If successful, you can click
Next to go to the import step.
There are a couple of different ways that the ETL Tool can import data to Neo4j, depending on the status of your graph database. Each method has certain requirements and advantages, which are listed below.
a. If database is running (works for both local and remote instances, including Neo4j Aura) -
1. Online Direct: runs via BOLT connection for import, turning SQL results into Cypher parameters.
2. Online Batch: uses CSV files from mapping stage to import over BOLT connection in batches.
b. If database is shut down -
1. Bulk Import: fast loader for initial load with offline import (running neo4j-admin import tool).
We will show the online vs. offline import methods to see the different options that come with each.
After you choose an import method from the dropdown box, you can choose if you want to import to a specific database (Neo4j v4.0+ only).
Though there is only one import type when the database is shut down, there are a couple more things you can specify.
You can tell the import to go to a specific database (Neo4j v4.0+ only), whether it exists or not.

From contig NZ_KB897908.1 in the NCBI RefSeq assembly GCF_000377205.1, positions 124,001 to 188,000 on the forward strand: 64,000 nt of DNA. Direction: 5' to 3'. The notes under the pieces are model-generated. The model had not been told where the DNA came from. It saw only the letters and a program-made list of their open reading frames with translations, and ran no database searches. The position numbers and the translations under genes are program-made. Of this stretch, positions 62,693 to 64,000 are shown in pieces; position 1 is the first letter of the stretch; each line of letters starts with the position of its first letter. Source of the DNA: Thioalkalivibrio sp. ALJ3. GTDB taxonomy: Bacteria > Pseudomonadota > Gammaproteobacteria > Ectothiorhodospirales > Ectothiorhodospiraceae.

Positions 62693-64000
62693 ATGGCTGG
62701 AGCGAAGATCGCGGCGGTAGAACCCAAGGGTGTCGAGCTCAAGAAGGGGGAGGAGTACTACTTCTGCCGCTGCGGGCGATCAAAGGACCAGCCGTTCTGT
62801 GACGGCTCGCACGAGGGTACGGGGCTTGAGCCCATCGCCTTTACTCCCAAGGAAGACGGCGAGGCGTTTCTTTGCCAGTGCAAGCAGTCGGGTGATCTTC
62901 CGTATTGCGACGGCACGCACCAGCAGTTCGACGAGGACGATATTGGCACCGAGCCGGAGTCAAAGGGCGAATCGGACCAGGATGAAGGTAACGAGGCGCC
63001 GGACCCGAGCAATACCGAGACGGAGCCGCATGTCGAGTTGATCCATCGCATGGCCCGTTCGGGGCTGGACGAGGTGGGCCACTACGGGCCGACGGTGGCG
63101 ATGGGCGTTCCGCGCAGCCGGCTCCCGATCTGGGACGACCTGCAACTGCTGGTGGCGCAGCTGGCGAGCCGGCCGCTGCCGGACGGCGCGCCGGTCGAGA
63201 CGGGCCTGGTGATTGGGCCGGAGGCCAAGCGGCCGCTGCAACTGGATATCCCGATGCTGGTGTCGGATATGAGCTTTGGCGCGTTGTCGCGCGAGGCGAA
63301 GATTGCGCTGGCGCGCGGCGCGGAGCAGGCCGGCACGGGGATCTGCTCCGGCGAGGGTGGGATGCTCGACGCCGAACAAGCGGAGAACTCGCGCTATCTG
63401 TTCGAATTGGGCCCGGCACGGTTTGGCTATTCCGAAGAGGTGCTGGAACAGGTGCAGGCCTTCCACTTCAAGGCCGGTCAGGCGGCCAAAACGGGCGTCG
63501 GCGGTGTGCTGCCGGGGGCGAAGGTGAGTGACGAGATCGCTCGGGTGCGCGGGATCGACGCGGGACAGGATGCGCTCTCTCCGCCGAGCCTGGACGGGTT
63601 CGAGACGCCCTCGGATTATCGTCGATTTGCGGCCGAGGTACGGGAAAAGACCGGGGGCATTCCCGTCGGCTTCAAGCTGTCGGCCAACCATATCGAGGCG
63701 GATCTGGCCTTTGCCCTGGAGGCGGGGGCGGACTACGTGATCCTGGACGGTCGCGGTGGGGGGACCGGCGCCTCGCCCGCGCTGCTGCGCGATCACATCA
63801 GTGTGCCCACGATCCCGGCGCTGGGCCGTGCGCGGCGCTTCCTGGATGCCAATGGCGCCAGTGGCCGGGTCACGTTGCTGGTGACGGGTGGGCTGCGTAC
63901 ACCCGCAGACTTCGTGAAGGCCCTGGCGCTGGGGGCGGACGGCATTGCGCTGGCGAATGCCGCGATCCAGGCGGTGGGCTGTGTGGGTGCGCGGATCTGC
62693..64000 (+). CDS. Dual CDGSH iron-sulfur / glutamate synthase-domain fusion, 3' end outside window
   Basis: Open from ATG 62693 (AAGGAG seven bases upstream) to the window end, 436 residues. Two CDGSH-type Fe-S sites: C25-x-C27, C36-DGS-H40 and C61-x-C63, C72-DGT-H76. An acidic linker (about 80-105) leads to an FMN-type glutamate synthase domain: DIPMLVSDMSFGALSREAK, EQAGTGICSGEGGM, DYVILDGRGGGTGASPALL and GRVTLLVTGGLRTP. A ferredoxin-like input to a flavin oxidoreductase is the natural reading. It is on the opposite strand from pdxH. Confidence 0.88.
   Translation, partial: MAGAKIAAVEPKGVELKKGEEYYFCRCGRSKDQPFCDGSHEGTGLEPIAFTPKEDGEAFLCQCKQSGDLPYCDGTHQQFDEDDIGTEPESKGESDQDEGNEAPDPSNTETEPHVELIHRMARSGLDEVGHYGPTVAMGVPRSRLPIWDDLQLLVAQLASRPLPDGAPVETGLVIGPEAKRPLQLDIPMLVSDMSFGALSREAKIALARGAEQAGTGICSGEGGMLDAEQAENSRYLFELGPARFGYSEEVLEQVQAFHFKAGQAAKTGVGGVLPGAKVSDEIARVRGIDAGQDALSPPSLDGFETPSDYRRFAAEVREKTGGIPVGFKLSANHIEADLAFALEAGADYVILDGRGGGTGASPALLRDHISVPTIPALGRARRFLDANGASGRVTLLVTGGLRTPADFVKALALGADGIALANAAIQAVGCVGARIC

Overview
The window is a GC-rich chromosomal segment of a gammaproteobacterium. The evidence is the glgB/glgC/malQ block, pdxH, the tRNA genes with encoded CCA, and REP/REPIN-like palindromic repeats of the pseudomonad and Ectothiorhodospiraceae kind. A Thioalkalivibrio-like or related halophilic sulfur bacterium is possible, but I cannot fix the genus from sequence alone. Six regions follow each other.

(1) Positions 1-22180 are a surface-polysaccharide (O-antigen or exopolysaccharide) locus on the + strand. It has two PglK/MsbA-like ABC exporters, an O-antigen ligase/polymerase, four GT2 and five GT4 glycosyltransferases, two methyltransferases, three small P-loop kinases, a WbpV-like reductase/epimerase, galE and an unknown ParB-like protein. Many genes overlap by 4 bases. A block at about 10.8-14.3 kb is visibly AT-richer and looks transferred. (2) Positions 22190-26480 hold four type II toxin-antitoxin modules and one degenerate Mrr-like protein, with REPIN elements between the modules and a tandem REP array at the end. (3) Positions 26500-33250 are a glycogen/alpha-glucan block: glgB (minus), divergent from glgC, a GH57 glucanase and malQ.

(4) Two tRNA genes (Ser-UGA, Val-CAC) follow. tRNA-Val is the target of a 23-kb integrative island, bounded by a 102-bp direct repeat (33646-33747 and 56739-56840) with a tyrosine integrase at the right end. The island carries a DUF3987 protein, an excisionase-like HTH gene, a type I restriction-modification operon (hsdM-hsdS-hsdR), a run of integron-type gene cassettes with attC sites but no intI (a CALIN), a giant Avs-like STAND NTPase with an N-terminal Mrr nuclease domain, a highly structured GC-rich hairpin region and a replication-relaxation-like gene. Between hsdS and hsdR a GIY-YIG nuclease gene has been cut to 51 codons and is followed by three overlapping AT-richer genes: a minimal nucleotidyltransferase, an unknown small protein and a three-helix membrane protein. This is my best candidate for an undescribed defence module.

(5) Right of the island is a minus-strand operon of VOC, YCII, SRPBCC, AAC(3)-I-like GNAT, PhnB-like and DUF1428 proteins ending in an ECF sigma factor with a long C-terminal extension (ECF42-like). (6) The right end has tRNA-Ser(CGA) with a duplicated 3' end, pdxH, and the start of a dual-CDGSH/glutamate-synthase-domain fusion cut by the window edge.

If that database name does not exist, you can choose to manually create the database after the import (with Cypher command
CREATE DATABASE <dbname> on system database) or you can click the checkbox at the bottom to have the ETL Tool create the database for you with the import.
With either method, once you have filled out the form as much as you need or want, click the
Import Data button in the lower right corner to start the load.
If the import is successful, you will see a screen similar to the one below (this example used the Online Direct import method).
If it fails, you will see a red error message at the top of the screen, and you can troubleshoot the issue with the logs by clicking the
See Logs button at the bottom.
This import tool uses a command flag that requires Neo4j 3.4.0 and higher versions. If you are running an older version of Neo4j, this step will fail. To continue, you can upgrade the database or use the command line tool.
Now, you can query the Neo4j database or use Neo4j Browser to verify the data loaded to properly. Your relational data has now been transformed to a graph!
If you want to test the ETL Tool, and you do not already have a data set, you can use the Northwind example, as we did here. We have included links to download both PostgreSQL and MySQL, if you don’t already have a relational database in mind.